Biography of HENRY I - Archontology

Henry I

b. 1068 [1]
d. 1 Dec 1135, Lyons-la-Forêt, Normandy

Title: Dei Gracia Rex Anglorum (By the Grace of God, King of the English) [2]
Term: 5 Aug 1100 - 1 Dec 1135
Chronology: 3 Aug 1100, a meeting of magnates at Winchester chose Henry king [3]
  5 Aug 1100, crowned, Westminster Abbey
  1 Dec 1135, died
Names/titles: Count Henry (sometimes styled "comte du Cotentin") [created count between 1 Jan 1088 and 30 Mar 1088]; Dux Normannorum (Duke of the Normans) [after 28 Sep 1106]; byname: Henri Beauclerc

The fourth and youngest son of William the Conqueror, Henry inherited only a sum of money after the death of his father in 1087. Later Henry acquired small land possessions in Normandy and was created count by his brother Robert II "Curthose", duke of the Normans.

Henry stayed at the court of his brother, King William II Rufus, when the latter was killed while hunting (2 Aug 1100). Henry immediately rode to Winchester, where the royal treasury was turned over to him. He was anointed three days later by Maurice, Bishop of London. The throne of England was also claimed by Robert of Normandy, who invaded England in July 1101, but no battle was fought. During a personal interview, Robert gave up his claim to the throne and released Henry from the homage in exchange for a large annuity and Henry's lands in Normandy. However, the misgovernment of Robert in Normandy provided Henry with a pretext to conquer the duchy. The war in Normandy broke out in 1106 and culminated in the Battle of Tinchebray (28 Sep 1106). Robert was defeated and was taken prisoner for the rest of his life (27 years). Since then Henry assumed the ducal title and spent most of his reign in Normandy. In 1107 Henry reached an agreement with the Church settling the investiture controversy, which troubled his reign from the very beginning. In the next decade the local law and institutions of Saxon England, and the royal law and central institutions of the Normans, were merged. Henry centralized the administration of England and Normandy in the royal court, using "viceroys" in Normandy and a group of advisers in England to act on his behalf when he was absent across the Channel [4]. On 25 Nov 1120 Henry's only legitimate son, William the Ætheling, perished in a shipwreck of the "White Ship". Henry faced a succession problem, but finally succeeded in persuading the barons to accept his daughter, Matilda, as heir to the throne (January 1127). In hopes of adding Angevin lands to the royal domain, Henry had Matilda married (8 Jun 1129) to to the heir of Anjou, Maine, and Touraine, Geoffroi "Plantagenêt" (future count of Anjou). In 1135 Henry scattered the forces of Norman barons instigated to revolt by his son-in-law. He died reportedly of food poisoning caused by a surfeit of lampreys according to "Historia Anglorum" of Henry of Huntingdon.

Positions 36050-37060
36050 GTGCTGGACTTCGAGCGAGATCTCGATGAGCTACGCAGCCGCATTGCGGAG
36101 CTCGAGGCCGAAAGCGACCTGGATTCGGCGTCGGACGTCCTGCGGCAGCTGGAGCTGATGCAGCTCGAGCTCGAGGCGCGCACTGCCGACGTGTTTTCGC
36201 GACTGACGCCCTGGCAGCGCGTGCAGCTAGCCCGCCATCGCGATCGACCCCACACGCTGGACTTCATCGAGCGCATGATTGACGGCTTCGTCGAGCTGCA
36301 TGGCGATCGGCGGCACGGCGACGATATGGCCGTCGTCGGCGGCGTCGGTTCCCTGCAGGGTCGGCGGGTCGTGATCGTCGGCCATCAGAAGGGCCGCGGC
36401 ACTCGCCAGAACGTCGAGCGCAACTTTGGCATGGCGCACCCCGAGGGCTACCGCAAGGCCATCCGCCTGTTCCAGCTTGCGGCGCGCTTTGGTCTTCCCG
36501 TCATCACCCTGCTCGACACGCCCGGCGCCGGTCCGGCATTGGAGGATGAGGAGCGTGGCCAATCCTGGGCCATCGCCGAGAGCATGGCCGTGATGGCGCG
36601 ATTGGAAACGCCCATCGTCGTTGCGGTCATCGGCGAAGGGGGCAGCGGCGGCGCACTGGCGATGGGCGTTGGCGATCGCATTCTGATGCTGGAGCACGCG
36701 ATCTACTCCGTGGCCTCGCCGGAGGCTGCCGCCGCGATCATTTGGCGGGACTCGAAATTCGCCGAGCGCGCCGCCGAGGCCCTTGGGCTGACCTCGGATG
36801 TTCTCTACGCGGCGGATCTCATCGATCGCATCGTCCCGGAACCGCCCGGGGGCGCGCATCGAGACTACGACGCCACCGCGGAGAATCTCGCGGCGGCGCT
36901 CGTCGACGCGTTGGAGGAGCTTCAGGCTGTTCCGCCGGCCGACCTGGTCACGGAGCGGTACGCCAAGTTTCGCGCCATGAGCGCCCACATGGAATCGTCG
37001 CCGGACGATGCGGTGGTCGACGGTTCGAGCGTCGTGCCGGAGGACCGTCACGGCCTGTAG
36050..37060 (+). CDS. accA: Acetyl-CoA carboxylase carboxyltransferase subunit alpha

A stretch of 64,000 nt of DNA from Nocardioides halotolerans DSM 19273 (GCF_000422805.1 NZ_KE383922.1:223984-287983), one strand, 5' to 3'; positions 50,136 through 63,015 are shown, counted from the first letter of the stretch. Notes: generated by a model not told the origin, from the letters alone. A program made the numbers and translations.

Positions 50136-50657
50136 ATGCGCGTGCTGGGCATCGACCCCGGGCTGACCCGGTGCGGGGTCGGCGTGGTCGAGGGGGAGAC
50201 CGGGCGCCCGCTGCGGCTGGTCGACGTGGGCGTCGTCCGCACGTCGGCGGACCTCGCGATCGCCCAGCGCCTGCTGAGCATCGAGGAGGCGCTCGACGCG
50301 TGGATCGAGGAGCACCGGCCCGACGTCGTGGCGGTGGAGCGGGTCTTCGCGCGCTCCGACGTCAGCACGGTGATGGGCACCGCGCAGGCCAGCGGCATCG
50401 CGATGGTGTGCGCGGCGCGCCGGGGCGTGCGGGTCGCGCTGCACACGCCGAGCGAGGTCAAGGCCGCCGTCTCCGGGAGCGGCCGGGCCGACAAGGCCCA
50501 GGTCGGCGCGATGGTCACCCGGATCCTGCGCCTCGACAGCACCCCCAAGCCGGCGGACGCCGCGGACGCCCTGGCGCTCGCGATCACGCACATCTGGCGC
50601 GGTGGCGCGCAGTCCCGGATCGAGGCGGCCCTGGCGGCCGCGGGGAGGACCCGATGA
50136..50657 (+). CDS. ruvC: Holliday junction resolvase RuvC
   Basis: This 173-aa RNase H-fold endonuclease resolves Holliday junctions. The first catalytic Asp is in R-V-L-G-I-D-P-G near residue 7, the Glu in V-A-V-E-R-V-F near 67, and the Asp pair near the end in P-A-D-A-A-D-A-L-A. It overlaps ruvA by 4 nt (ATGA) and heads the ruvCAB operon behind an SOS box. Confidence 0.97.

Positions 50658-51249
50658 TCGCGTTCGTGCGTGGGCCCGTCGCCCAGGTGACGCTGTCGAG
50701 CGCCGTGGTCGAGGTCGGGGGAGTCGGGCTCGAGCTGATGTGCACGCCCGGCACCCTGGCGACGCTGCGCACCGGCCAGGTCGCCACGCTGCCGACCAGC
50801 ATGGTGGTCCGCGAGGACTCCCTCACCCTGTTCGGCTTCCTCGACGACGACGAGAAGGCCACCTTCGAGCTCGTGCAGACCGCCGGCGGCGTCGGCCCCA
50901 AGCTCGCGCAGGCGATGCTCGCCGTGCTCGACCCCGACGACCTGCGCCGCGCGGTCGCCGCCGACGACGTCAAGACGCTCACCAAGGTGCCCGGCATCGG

[1] Most likely, Henry was born between mid-May and early September 1068, but there is a bare possibility that it happened in 1069. A local tradition places his birth at Selby, Yorkshire, England, but no contemporary writer confirms that belief or provides a hint as to Henry's exact birthplace.
[2] Henry I introduced his charters indiscriminately as "Henricus rex Anglorum" (most frequently), but also as "Henricus rex Anglie". From 1121 Henry I altered the legend on the reverse of his seal to HENRICUS DEI GRACIA DUX NORMANNORUM, although he rarely styled himself more than "rex Anglorum" even in documents relating to Normandy. The words "dei gracia" ("by the Grace of God") appearing on the Great Seal since the time of William II, were not, as a rule, added to the style of the king in charters and writs until the reign of Henry II.
[3] This meeting, described by a Saxon chronicler as a rump witan, had no authority to elect Henry, but rather conceded to making him king. Henry immediately proceeded with appointing William Giffard as Bishop of Winchester, but despite this exercise of royal authority before the coronation, Henry counted his reign from 5 Aug 1100, when he was crowned at Westminster.
[4] Absent from England: autumn 1104; spring - summer 1105; Jul 1106 - Mar/Apr 1107; Jul 1108 - May/Jun 1109; Aug 1111 - Jul 1113; Sep 1114 - Jul 1115; Apr 1116 - 26 Nov 1120; 11 Jun 1123 - 11 Sep 1126; 26 Aug 1127 - 15 Jul 1129; Aug/Sep 1130 - Aug 1131; Aug 1133 to his death.
[5] Handbook of British Chronology (1986)
[6] "Henry I", by C. Warren Hollister (Yale Univ. Press 2001).
[7] "From Domesday Book to Magna Carta 1087-1216. The Oxford History of England, vol. 3", by Austin Lane Poole (2nd ed., Oxford, Clarendon Press 1955).
  Image: King Henry I, miniature from a 14th-century manuscript.